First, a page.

December 2, 1935.
Appeal from Civil District Court, Parish of Orleans; Wm. H. Byrnes, Jr., Judge.
Action by Mrs. Mintie Helen Van against the Teche Lines, Incorporated. Judgment for defendant, and plaintiff appeals.
Mary Purser, of Amite, and C. de Lucas, of New Orleans, for appellant.
Porteous, Johnson Humphrey, of New Orleans, for appellee.
This is a suit for damages for physical injuries brought by Mrs. Mintie Helen Van against the Teche Lines, Inc., the operator of a system of busses, in which the sum of $5,039.84 is claimed for a fractured wrist caused by a fall in the waiting room of the defendant in the city of New Orleans on June 13, 1932, and alleged to have been caused by the negligence of the defendant.
There was judgment below in defendant's favor, and plaintiff has appealed.
The gravamen of the charge of negligence against defendant is the slippery character of the surface of a doormat in front of the ladies' dressing room upon which the plaintiff stepped just before she fell. However, there is an incidental allegation of negligence presented in a supplemental petition to the effect that the ladies' rest room door is equipped with an apparatus "that makes the door swing close of its own accord with some force; that she stepped forward, anticipating a level-ness of the floor, but instead the step forward was a drop of about three inches lower than the floor of the ladies' lounge, * * * the mat just under the step was wet or oily and slick and your petitioner slipped and fell. * * *"
There is no doubt that the plaintiff broke her wrist in a fall in the waiting room of the defendant company, and, in consequence, has suffered much pain and inconvenience in her efforts to discharge her duties as the wife of an humble farmer in the parish of Tangipahoa; but the unfortunate accident and its distressing result cannot be made the occasion for a judgment against the defendant unless it has failed to discharge some duty which it owed plaintiff as a prospective passenger on its bus line.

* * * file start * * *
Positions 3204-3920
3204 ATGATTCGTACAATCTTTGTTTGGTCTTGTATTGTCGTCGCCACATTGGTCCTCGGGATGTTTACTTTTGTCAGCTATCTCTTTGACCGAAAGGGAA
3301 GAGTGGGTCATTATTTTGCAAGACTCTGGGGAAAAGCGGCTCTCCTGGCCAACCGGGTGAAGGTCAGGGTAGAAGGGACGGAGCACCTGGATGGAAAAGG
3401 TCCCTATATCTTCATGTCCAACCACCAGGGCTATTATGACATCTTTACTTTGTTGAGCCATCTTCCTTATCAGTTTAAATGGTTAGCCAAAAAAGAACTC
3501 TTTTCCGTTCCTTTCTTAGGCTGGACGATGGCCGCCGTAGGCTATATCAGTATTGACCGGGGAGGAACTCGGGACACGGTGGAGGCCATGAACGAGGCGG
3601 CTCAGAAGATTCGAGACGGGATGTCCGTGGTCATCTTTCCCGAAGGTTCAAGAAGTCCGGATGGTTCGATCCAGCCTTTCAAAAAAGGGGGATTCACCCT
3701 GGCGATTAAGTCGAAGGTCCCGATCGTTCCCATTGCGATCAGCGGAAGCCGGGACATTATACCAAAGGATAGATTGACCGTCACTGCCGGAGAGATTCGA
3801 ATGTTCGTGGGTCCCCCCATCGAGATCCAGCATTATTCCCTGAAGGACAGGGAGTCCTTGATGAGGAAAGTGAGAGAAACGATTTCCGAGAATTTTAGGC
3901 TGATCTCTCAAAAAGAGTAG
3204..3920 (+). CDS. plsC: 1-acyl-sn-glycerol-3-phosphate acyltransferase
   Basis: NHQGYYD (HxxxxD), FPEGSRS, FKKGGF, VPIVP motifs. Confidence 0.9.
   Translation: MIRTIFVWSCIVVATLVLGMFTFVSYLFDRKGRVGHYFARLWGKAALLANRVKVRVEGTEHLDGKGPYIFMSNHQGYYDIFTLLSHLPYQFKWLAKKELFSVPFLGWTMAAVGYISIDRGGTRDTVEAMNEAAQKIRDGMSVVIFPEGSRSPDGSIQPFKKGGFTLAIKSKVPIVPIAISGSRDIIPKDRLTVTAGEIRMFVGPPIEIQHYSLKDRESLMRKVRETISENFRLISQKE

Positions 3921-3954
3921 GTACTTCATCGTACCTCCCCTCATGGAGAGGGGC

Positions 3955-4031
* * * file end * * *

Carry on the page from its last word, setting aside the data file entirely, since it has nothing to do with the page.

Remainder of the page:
The defendant has shown by the uncontradicted testimony of its employees that its waiting room is mopped only once a day, and then between the hours of 7:30 and 9 a. m., with clean water only. There was, therefore, no reason for the mat upon which plaintiff stepped to be slippery or greasy, as there is no showing of any other source which might produce such a result. The mat itself was in a fixed position on the cement floor of the station, and, when removed some time after this accident, adhered so closely to the floor that a blowtorch was necessary in order to remove it. The accident happened at 2 p. m., and there was plenty of light near the dressing room door. The automatic device is shown to be one which controls the opening and closing of the door; its operation being such that the door, after having been pushed backward, returns to its normal position very slowly, and not rapidly or violently, as plaintiff charges. The difference in elevation of three inches between the floor of the dressing room and that of the station itself does not, in our opinion, constitute any hazard to the occupants of the waiting room, and cannot be regarded as negligence. As was said in Ware v. Evangelical Baptist Society, 181 Mass. 285, 63 N.E. 885: "It is matter of common observation that in entering and leaving stores, halls, railway car stations and platforms, office buildings, and other buildings and places, and private houses, adjoining surfaces are frequently at different levels; and the difference in level has to be overcome by one or more steps, of greater or less height, or by some other device. The same thing happens in the interior of buildings and structures. We cannot think that such a construction is of itself defective or negligent."
See, also, Givens v. De Soto Bldg. Co. et al., 156 La. 377, 378, 100 So. 534; Hendricks v. Maison Blanche Co., 5 La.App. 410; Doell v. St. Charles Theatre, Inc. (La.App.) 159 So. 401; Suggs v. Saenger Theatres, Inc., 15 La.App. 142, 130 So. 817.
For the reasons assigned, the judgment appealed from is affirmed.